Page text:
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Re: [BKARTS] Looking for a "low-brow" archival tape?



Good morning Winston & family,
Congratulations on reading to your children, there's an old saying that "if
you breathe into a horse's nostrils it will follow you anywhere" - reading
aloud to children has very much the same effect.
Now to tape - most art supply stores carry Archival tape in two styles - a
plain white tape that is useful for mending covers, etc. and a transparent
tape by the same company that you can use on top of text. It come in a flat
box is fairly expensive approx. $30.00+ and we use about a box a year in
the book store.
The preferred way is to use a very thin Japanese paper and a starch paste (
I was lucky enough to get some as packing materail when I ordered several
roll of fancy paper from the japanese paper store in Toronto.
An aside - when we were kids, My mom used to wrap all of our books in
Christmas paper -she made dust jackets for them, and they've survived much
better than the ones that weren't wrapped.  This was mainly a heavy foil
paper with a regular paper backing. But survival over 60 years now is
pretty good.

We used to live in the Territories and always landed in Edmonton when we
flew out, one of our favorite stops if we had time was the public library
where they had a small animal collection, probably long gone...
  All the best, Alice

Filmoplast ® P Archival Paper Mending Tape.
Filmoplast® P is a highly transparent mending ...


The Japanese Paper Place  www.japanesepaperplce.com
887 Queen Street West
ph: 416-703-0089


----------
> From: Winston Pei <winston@BLACKRIDERS.COM>
> To: BOOK_ARTS-L@LISTSERV.SYR.EDU
> Subject: Looking for a "low-brow" archival tape?
> Date: Monday, September 30, 2002 2:22 AM
>
> Greetings,
>
> Been a lurker for many years and love reading everyone's contributions.
> Now I have a question that might be a bit silly, but you folks are the
> experts on book preservation and repair...
>
> I have a four-year-old and a two-year-old (and a five month old, but she
> is not currently the problem). In regards to books, our policy is to
> encourage as much interaction with books as possible, so really valuable
> books go in the office, valuable books go on high shelves, and most all
> other reading material is readily accessible knowing full well the
> risks. We'd rather teach them to grab a book any time but treat them
> with respect, and take a few hits to the Dr. Seuss collection along the
> way. And there is something truly joyful and hopeful in catching a
> two-year-old running his fingers along a page, pretending to read John
> Keats of all things, albeit holding the collected works upside down!
>
> Thing is, they now feel sad when they've 'hurt' a book when the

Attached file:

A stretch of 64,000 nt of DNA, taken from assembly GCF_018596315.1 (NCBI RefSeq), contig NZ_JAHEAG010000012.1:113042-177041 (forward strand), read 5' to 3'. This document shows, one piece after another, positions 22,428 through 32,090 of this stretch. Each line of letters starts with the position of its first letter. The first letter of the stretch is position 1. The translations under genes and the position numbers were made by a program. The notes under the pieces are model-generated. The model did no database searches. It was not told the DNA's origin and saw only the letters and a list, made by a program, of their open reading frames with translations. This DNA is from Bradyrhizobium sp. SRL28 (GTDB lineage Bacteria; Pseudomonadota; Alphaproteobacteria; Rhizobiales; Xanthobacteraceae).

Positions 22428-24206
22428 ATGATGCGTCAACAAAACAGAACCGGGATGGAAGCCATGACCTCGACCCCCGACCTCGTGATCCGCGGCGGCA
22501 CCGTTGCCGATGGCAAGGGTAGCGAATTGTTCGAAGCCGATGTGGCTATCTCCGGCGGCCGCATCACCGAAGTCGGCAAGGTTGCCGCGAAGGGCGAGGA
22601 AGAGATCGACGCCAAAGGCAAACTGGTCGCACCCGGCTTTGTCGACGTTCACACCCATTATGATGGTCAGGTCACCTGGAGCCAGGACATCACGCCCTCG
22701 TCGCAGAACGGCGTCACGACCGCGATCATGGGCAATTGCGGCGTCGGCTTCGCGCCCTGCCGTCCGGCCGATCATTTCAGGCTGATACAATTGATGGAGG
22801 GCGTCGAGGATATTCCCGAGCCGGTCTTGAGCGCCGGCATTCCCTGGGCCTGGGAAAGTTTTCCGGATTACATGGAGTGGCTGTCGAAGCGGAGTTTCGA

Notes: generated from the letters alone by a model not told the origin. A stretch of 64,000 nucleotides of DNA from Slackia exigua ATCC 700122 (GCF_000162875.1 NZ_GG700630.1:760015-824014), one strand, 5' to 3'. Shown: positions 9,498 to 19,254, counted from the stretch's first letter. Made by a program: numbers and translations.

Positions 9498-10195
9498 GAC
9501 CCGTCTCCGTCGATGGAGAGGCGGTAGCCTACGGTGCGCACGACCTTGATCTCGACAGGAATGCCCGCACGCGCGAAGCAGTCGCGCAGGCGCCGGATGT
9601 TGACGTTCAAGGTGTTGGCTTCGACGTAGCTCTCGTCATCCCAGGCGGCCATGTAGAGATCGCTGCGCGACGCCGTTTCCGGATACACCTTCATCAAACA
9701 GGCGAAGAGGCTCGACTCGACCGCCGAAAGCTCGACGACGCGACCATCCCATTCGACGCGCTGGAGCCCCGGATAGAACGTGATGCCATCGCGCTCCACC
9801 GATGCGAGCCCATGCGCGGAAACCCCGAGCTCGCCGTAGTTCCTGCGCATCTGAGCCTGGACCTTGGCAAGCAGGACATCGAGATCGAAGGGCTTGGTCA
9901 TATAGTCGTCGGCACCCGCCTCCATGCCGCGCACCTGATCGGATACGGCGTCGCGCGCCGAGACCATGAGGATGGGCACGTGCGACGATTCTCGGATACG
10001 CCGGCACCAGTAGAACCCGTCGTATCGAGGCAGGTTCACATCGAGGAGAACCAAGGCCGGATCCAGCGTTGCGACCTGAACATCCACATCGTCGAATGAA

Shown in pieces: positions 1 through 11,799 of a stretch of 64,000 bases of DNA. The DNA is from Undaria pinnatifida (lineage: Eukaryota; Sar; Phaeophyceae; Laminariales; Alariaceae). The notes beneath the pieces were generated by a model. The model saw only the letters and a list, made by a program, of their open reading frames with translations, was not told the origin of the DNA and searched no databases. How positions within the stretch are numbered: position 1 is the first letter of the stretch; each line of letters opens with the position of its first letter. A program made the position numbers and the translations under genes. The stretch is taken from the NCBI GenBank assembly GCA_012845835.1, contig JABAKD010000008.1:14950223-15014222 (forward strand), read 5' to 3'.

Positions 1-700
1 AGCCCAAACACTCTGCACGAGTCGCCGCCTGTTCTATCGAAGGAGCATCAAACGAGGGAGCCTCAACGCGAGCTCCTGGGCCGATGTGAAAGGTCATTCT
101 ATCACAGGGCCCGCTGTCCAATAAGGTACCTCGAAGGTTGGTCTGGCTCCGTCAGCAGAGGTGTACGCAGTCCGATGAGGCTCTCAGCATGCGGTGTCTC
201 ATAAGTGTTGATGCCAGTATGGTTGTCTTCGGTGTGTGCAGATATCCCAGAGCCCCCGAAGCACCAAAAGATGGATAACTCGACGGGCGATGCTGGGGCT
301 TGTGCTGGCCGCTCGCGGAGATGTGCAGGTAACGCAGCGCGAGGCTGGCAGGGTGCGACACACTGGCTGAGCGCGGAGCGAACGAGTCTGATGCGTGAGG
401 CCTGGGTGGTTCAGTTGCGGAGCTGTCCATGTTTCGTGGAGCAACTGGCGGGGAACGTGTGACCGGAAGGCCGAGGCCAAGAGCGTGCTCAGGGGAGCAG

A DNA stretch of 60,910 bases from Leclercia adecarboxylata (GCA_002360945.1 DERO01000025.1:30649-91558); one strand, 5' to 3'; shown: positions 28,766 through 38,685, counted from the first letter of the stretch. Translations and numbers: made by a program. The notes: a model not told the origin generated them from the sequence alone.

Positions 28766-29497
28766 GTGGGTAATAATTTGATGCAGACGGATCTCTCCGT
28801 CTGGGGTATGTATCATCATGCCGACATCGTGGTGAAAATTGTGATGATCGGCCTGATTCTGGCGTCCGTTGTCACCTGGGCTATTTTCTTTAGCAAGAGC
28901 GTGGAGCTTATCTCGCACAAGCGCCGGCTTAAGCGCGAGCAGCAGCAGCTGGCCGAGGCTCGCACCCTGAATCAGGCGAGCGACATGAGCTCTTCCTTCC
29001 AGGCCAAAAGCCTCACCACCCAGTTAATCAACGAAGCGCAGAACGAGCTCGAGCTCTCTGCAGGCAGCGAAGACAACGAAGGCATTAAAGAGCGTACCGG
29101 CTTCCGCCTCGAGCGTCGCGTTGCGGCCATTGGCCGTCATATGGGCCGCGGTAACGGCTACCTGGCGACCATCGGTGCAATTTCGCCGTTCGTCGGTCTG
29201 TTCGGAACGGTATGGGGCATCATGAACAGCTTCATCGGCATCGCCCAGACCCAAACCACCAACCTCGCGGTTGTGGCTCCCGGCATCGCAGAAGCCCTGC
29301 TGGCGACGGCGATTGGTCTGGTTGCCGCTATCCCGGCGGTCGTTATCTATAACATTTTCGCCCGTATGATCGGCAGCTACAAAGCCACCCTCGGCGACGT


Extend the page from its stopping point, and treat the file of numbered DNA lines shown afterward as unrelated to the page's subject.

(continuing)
> inevitable accidents happen and want me to fix them. But rather than
> repair them half-arsed with scotch tape or clear packing tape (the
> results of which are clear from the books I victimized in my childhood),
> I figure part of the lesson should be that anything this valuable should
> be given a respectable repair.
>
> These are far from rare manuscripts from the 16th century, so I'm
> certainly not looking for extraordinary measures. But even as a rank
> amateur, I would take some pride in my repair of "Bears in the Night"
> lasting until such time as my kids can perhaps tell their kids about it
> being their favorite book from childhood, well-worn but still intact
> despite early damage. We're mainly dealing with small tears, the
> occasional torn out page, several now-inanimate pop-up books, and one
> cover ripped clean off.
>
> So is there such a thing as an archival quality 'scotch' tape? What do
> better librarians and archivists use to patch up damage to
> 'run-of-the-mill' books?
>
> Thanks in advance!
>
> Winston
>
> ---
>
> Winston Pei, BA, MGDC
>
> Black Riders Design
> 3611 27 Ave NW
> Edmonton AB  T6L 6C5
>
> Phone: 780-913-0031
> http://www.blackriders.com/
>
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             ***********************************************
            BOOK_ARTS-L: The listserv for all the book arts.
      For subscription information, the Archive, and other related
            resources and links go to the Book_Arts-L FAQ at:
                      <http://www.philobiblon.com>

        Archive maintained and suppported by Conservation OnLine
                    <http://palimpsest.stanford.edu>
             ***********************************************


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